Lowcountry WW II veteran James Haynes passes away


A 94-year old World War II veteran from the Lowcountry will be laid to rest tomorrow.

James "Jimmy" Haynes, Sr. died Sunday at home in Goose Creek from an illness. He was born in the St. Paul area of Dorchester County and grew up on Middleton Gardens in West Ashley. 

Relatives recently shared stories of his life and call him their hero.

"Non-confrontational, intelligent, smart," Albert Haynes said.

That's how Albert Haynes describes his big brother James, also known as Uncle Jimmy and Daddy's Boy. James E. Haynes, Sr. is the third of 12 children.

Haynes was known as the peacemaker in the family.

"You and I could be in an argument and he could settle it without offending either of us and he'd have both of us laughing after it's all over you know what I mean, that's the kind of man he was," Albert Haynes said. 

Haynes was a proud World War II veteran.

At the age of 20, in 1943, he joined the army. And in an interview with the National WW II Museum in New Orleans in 2016, he talked about being drafted.

"I went to Fort Belvoir Virginia, that's where I took my basic training in Fort Belvoir Virginia and I was in Camp Jackson that was the re-enlisted place then. I leave there and went to Fort Belvoir, Virginia. I was trained in the combat engineer building bridges and things," James E. Haynes, Sr. said.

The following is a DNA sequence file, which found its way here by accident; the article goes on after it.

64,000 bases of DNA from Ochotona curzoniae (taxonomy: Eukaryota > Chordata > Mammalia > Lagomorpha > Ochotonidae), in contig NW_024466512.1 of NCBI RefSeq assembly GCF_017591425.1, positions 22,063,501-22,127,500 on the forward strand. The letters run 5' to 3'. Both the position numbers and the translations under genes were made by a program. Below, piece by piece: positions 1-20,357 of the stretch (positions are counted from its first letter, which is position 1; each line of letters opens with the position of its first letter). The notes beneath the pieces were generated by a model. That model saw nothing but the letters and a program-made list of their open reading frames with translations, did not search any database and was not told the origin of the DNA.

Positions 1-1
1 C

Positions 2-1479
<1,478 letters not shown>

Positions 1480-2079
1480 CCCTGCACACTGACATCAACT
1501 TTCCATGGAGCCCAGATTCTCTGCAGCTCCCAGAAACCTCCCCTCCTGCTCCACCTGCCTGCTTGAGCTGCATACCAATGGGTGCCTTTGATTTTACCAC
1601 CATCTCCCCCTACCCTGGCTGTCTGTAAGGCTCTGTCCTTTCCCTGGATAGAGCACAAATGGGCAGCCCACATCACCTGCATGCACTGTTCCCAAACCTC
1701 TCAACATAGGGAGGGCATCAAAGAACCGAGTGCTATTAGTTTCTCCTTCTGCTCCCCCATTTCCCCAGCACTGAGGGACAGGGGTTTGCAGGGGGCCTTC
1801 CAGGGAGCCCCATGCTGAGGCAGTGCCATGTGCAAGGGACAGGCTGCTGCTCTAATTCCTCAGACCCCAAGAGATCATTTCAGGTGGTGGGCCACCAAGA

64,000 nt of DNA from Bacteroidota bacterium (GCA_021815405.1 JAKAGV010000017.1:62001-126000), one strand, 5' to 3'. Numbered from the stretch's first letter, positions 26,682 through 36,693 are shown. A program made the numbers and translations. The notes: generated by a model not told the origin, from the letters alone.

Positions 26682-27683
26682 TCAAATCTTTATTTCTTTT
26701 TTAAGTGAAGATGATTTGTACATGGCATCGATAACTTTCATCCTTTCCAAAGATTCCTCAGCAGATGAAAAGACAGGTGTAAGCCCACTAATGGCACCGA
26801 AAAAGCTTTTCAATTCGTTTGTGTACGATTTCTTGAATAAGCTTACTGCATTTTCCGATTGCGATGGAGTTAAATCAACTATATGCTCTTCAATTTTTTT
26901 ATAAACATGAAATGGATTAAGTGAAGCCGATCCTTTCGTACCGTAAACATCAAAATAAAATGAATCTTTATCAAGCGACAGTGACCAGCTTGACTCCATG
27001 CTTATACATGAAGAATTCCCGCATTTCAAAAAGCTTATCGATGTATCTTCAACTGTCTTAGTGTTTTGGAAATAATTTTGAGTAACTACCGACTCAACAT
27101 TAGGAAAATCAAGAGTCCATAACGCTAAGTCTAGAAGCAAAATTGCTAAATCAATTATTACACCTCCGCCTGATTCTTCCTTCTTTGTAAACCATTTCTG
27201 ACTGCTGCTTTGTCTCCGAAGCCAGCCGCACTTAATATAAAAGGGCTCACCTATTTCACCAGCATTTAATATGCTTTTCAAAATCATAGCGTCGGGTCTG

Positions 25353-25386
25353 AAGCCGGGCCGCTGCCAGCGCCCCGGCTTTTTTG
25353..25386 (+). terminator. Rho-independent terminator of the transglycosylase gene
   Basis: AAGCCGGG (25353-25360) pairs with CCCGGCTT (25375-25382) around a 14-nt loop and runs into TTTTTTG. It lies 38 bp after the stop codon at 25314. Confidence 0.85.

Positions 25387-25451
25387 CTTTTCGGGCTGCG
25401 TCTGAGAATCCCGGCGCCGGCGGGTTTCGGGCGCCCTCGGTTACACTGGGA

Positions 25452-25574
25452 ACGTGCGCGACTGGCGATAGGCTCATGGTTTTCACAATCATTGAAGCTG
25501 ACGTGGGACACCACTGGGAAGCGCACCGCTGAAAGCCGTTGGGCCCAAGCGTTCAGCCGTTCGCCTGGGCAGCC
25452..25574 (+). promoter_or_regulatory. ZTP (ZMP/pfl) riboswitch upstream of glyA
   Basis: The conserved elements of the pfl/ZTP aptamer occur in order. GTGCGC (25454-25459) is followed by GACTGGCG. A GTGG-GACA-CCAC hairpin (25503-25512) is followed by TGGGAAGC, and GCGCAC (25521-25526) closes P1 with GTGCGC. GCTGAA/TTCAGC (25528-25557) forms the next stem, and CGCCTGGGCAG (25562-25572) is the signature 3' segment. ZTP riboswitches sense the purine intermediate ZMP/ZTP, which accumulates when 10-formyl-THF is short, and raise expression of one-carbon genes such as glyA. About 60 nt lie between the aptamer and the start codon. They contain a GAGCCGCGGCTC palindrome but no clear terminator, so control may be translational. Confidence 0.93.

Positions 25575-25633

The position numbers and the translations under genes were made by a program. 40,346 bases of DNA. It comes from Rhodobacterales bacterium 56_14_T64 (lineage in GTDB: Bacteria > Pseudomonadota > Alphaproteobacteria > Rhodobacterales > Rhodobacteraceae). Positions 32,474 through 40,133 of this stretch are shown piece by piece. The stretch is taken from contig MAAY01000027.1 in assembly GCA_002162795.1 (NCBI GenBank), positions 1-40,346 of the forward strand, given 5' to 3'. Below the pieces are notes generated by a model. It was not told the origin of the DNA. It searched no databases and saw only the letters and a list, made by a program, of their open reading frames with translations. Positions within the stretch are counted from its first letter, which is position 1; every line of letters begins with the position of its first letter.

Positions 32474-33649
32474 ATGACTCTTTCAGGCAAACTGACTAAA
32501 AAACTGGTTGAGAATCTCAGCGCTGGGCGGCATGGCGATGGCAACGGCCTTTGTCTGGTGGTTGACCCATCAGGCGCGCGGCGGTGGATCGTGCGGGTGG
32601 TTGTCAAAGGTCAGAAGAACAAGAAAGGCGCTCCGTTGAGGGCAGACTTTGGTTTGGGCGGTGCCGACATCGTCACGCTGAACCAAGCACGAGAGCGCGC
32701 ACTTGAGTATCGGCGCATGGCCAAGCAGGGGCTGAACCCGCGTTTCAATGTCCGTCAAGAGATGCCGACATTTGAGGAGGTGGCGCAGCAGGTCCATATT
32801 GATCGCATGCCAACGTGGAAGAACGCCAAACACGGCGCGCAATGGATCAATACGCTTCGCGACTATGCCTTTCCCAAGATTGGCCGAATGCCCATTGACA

But thanks to a bizarre twist, he didn't serve with his combat engineer unit.

Instead, he served with the quartermaster corps, under General Patton's 3rd army.

He did tours in France and the Philippines.

"They chose him to guard the senior officers of the German army. He was guarding generals, colonels, and stuff like that," Albert Haynes said.

Haynes started a tradition of military service in his family.

And although he served in the army, his younger brother Albert and dozens of nieces and nephews, answered the call of duty, by taking flight in the US Air Force.

"He's my hero. I followed after him, after I got larger I joined the military."

After four years in the army, he returned home to Charleston, went back to school and made a career at the Naval Shipyard as a foreman, then retired.

"He was a good example for everyone you know, he was our hero, he was everyone's hero."

James E. Haynes, Sr. was 94 years old.

Family members are greeting loved ones and friends at a viewing right now at Greater Refuge Temple downtown Charleston on Huger Street. They will be there until 8 p.m. The funeral is Saturday at 11 a.m. at the same church.

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